Using the unbounded traversal pattern `(a:City{name:'A'})-[*]->(g:City{name:'G'})`, RedisGraph traverses all possible paths from A to G. `ORDER BY length(p) LIMIT 5` ensures that you collect only [up to 5 shortest paths (minimal number of relationships). This approach is very inefficient because all possible paths would have to be traversed. Ideally, you would want to abort some traversals as soon as you are sure they would not result in the discovery of shorter paths.

### Find 5 shortest paths (in kilometers) from A to G

In a similarly inefficient manner, you can traverse all possible paths and collect the 5 shortest paths (in kilometers).

``````GRAPH.QUERY g "MATCH p = (a:City{name:'A'})-[*]->(g:City{name:'G'}) WITH p,reduce(dist=0, n IN relationships(p) | dist+n.dist) as dist return dist,[n IN nodes(p) | n.name] as pathNodes ORDER BY dist LIMIT 5"
1) 1) "dist"
2) "pathNodes"
2) 1) 1) (integer) 12
2) "[A, D, E, G]"
2) 1) (integer) 14
2) "[A, D, C, F, G]"
3) 1) (integer) 15
2) "[A, B, E, G]"
4) 1) (integer) 16
2) "[A, D, F, G]"
5) 1) (integer) 16
2) "[A, C, F, G]"``````

Again, instead of traversing all possible paths, you would want to abort some traversals as soon as you are sure that they would not result in the discovery of shorter paths.

## algo.SPpaths

Finding shortest paths (in kilometers) by traversing all paths and collecting the shortest ones is highly inefficient, up to the point of being impractical for large graphs, as the number of paths can sometimes grow exponentially relative to the number of relationships. Using the `algo.SPpaths` procedure (SP stands for single pair) you can traverse the graph, collecting only the required paths in the most efficient manner.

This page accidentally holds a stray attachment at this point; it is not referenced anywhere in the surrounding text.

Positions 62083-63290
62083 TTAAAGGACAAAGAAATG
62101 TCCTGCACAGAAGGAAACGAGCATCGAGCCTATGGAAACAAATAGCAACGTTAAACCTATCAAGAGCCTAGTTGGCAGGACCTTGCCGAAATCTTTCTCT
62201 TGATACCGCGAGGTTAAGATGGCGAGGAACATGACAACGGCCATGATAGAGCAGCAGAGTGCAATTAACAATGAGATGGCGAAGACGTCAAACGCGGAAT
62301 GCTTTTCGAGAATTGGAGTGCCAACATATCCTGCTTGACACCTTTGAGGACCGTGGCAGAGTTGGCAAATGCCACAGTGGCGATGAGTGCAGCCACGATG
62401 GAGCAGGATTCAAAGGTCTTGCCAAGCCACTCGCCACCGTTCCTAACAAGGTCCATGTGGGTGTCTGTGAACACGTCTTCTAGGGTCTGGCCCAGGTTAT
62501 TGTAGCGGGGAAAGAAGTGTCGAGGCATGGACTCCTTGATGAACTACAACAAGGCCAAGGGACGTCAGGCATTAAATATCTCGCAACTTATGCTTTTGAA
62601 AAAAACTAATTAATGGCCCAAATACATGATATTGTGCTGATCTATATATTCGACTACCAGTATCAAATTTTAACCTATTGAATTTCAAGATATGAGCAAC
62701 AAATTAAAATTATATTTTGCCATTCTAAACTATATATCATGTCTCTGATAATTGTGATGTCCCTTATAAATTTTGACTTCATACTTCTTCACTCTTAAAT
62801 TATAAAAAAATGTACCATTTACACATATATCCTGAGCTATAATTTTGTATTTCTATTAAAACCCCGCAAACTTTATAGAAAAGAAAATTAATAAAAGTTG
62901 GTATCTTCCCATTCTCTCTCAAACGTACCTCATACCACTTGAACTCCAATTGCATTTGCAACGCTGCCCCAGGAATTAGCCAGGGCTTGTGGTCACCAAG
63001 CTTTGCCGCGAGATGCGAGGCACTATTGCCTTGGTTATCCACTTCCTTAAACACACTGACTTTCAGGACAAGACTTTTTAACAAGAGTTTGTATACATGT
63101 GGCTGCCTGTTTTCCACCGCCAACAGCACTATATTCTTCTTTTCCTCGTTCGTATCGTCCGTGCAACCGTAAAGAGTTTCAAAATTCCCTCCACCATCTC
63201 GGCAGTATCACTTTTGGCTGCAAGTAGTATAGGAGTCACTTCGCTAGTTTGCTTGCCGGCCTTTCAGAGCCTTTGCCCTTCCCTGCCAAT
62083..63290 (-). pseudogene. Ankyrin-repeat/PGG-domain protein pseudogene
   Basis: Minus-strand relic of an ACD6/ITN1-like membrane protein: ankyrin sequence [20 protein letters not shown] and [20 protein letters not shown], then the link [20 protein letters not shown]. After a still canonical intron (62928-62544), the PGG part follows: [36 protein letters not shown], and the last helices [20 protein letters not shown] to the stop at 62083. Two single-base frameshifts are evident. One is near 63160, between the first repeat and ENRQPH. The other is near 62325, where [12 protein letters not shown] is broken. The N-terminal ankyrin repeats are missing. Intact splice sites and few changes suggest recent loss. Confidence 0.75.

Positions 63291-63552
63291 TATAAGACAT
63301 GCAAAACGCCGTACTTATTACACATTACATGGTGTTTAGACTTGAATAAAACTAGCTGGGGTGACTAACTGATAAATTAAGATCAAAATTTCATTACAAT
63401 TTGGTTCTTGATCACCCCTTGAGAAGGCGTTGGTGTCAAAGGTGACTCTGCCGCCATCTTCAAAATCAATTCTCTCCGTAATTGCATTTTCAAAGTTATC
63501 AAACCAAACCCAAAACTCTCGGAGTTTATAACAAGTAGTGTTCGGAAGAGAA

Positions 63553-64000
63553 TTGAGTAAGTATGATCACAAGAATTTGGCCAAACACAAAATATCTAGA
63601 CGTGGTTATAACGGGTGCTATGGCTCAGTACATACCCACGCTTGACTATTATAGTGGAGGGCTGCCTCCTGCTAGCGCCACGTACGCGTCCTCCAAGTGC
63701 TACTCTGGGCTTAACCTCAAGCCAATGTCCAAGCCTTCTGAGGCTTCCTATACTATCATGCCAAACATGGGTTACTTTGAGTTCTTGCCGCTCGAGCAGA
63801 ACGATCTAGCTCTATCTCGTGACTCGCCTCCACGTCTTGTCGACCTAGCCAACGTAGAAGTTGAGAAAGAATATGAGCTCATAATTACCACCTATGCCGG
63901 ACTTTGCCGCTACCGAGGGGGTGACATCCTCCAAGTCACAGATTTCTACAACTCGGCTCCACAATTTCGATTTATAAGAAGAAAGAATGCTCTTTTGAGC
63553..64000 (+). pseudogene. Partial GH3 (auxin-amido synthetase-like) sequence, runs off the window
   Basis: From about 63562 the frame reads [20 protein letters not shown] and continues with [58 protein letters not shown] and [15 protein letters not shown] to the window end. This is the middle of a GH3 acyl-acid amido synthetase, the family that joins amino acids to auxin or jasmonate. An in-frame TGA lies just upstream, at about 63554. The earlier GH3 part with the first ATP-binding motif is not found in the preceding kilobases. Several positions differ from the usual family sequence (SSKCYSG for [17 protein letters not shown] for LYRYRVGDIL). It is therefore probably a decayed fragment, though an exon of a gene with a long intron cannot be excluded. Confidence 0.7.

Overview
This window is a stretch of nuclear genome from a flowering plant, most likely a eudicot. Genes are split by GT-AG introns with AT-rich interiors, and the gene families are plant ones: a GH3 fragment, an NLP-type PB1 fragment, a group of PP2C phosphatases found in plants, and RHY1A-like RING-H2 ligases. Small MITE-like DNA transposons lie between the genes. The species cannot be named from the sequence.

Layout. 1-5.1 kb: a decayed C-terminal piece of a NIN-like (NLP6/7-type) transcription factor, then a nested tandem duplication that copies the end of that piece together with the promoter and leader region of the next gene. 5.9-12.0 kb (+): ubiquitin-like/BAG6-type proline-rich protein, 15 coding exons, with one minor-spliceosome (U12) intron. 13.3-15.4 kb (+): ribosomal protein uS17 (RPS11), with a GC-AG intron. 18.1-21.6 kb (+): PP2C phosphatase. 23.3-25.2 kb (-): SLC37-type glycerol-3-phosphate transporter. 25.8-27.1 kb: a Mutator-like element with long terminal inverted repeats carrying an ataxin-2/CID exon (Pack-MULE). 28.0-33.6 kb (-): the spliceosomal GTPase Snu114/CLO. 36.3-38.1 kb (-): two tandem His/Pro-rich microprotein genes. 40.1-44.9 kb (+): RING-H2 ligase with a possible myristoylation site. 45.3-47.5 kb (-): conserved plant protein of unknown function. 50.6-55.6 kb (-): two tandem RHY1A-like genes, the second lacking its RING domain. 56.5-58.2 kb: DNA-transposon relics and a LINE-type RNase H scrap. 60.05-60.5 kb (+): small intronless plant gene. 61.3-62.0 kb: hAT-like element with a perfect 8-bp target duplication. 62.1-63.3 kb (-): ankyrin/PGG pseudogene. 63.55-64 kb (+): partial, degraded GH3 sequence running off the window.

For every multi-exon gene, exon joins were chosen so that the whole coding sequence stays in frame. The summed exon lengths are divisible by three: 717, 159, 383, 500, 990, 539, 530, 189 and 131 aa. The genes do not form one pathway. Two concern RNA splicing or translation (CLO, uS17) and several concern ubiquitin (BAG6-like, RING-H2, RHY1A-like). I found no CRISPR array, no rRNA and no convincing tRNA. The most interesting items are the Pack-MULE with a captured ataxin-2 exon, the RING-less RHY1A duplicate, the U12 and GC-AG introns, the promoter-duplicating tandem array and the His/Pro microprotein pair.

`algo.SPpaths` receives several arguments. The arguments you used in the examples above are:

• `sourceNode`: the source node

• `targetNode`: the target node

• `relTypes`: list of one or more relationship types to traverse

• `weightProp`: the relationship's property that represents the weight (for all specified `relTypes`)

You are looking for minimum-weight paths. The weight of the path is the sum of the weights of all relationships composing the path. If a given relationship does not have such a property or its value is not a positive integer or float, the property defaults to 1.

The property also yields several results. The results you used in the example above are:

• `path`: the path

• `pathWeight`: the path's weight or sum of weightProp of all the relationships along the path

With `algo.SPaths`, you can solve queries like this.